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Thursday, September 25, 2014

Conquering Lantau Vertical - 21 September 2014 - 7km (+ 4km)


There is something to be said about blind optimism and having a Pollyanna outlook on life.  This trait has served me well for the most part; otherwise, I wouldn't have done even half of the crazy stunts I've dreamed of and pulled in the past.

Case in point: Signing up for the inaugural and strenuously grueling 7km trail race - the Lantau Vertical - up a peak of nearly a kilometer into the sky.  In the hot Hong Kong summer.  With pretty much zero training beforehand.

Now a lot of people may not know this, but Hong Kong is teeming with fantastic marked trails throughout its mountainous territory.  This particular one starting from Shek Pik Reservoir near Tung Chung on Lantau Island, goes upwards gradually for about five kilometers and, for the last two, consists of steep, knee-high rocky steps to Lantau Peak, a lofty 934 meters in total.

I HAD to take a photo of my shoe (guess which one's mine?), my colleague Chris', and his hardcore trail racing buddy Sean's wafer thin sandal.

Now the first five kilometers were sneakily deceptive.  The slope was so gradual that I almost didn't even realize I was going higher and farther up the range; the trail was broad, shaded, flat and for the most part, decorated with artfully fallen twigs, leaves and the occasional trickling stream.  The view of the mountain range, reservoir and the sea beyond was a welcome plus, and as were the slightly cooler temperature and breeze.  It was such a pleasant hike/run that I contemplated adding it to my little repertoire of easy-trails-to-revisit and later introducing it to my friends and family in the cooler months.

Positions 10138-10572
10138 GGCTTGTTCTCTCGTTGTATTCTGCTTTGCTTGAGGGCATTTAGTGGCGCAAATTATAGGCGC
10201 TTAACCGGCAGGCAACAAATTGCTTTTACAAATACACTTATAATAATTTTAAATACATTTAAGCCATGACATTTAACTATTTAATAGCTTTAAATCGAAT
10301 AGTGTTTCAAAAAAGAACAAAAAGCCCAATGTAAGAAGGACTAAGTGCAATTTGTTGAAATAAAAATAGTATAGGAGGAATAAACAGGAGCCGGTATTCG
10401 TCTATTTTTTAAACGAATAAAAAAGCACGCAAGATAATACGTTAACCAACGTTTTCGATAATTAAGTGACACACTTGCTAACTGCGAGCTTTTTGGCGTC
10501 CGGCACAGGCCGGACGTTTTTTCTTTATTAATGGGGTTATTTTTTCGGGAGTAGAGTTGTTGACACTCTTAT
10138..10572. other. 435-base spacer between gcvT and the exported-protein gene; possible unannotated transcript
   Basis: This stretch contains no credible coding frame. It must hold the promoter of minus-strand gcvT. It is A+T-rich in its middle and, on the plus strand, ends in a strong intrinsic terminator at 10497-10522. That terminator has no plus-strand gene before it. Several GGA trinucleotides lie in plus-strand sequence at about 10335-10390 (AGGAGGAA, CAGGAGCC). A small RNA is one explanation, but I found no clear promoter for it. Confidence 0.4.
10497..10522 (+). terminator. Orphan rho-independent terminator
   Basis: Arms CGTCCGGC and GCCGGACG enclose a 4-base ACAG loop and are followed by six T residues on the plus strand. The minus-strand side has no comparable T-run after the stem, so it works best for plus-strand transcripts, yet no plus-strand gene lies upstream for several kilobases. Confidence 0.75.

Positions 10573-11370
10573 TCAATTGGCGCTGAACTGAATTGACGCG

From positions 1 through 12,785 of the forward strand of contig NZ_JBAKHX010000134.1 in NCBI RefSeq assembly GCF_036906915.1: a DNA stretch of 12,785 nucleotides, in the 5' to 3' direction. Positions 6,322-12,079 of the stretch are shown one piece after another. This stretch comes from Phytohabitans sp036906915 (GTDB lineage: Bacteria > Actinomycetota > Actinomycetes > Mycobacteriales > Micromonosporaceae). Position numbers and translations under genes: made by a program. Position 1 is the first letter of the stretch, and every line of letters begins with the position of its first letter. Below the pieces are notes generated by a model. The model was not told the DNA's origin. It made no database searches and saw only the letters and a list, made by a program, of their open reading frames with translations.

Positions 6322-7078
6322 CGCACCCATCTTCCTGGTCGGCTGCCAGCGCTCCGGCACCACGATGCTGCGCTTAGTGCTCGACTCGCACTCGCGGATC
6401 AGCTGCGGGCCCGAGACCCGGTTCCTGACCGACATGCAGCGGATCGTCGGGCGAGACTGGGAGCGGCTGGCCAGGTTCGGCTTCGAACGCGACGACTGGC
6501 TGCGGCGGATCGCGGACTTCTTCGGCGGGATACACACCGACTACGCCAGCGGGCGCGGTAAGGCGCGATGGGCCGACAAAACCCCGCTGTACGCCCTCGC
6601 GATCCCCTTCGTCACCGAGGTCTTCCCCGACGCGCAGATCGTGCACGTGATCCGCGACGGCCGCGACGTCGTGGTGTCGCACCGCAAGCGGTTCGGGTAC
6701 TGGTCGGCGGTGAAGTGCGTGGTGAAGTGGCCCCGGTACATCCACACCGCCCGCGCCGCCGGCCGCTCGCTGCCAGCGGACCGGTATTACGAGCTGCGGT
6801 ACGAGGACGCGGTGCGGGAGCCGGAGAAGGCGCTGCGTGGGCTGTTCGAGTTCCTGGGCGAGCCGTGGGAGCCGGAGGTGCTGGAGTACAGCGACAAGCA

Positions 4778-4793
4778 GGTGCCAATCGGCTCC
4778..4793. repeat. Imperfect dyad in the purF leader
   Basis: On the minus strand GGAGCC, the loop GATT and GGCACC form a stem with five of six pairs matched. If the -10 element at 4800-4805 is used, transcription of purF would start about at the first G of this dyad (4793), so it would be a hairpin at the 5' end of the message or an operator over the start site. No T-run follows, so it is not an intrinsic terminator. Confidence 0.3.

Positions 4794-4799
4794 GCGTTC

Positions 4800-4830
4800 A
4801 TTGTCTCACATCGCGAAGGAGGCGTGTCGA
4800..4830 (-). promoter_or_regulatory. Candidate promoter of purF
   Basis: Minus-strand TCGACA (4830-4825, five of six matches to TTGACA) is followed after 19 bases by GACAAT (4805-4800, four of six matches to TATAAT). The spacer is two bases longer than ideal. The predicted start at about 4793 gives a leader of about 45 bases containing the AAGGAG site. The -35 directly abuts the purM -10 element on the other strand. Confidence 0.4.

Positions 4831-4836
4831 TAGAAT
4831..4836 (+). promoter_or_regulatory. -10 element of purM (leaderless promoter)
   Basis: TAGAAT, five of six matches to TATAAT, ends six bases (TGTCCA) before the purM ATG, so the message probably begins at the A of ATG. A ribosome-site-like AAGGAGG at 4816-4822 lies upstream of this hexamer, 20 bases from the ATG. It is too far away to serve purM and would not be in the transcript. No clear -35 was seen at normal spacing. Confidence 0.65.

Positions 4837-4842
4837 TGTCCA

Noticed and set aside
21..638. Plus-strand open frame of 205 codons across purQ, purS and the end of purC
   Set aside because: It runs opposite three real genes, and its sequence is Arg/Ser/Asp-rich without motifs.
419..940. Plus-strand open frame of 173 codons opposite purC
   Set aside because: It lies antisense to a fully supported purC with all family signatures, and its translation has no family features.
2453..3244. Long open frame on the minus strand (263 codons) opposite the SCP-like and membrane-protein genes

But right after I hit that five-kilometer checkpoint - in the immortal words of Abe Lincoln - the shit suddenly got real.

Note the broad canopied trail on the left going up Lantau Peak, and the open, narrow, rocky one going down.

The last two kilometers up to the summit of Lantau Peak was, to put it simply, brutal.

I didn't even have the physical or mental energy to take photos of those narrow yet two-feet high steps that seemed to stretch to the heavens above.  And those steps? There weren't even enough space for two people to stand together, which made the whole exercise of letting people pass me by (forwards and backwards) a stressful chore.  I'm in no way embarrassed to admit that it took me a little over an hour to cover those two kilometers, and that for the very, very first time, I gave serious consideration to quitting.  But this was not like one of my other city marathons...there was no Starbucks to duck into or a cab I could hail back to the hotel.  Due to the fact that I was stuck committed to finishing the race, I trudged onwards and upwards, pausing and grabbing at overgrown weeds for support, and taking deep gulps of breath after every 10 steps.  And finally, yes I blessedly made it to the top - much to the obvious relief of the three race organizers/volunteers who had to hang around to check me in - the last racer - before they could pack up and scurry down the mountain.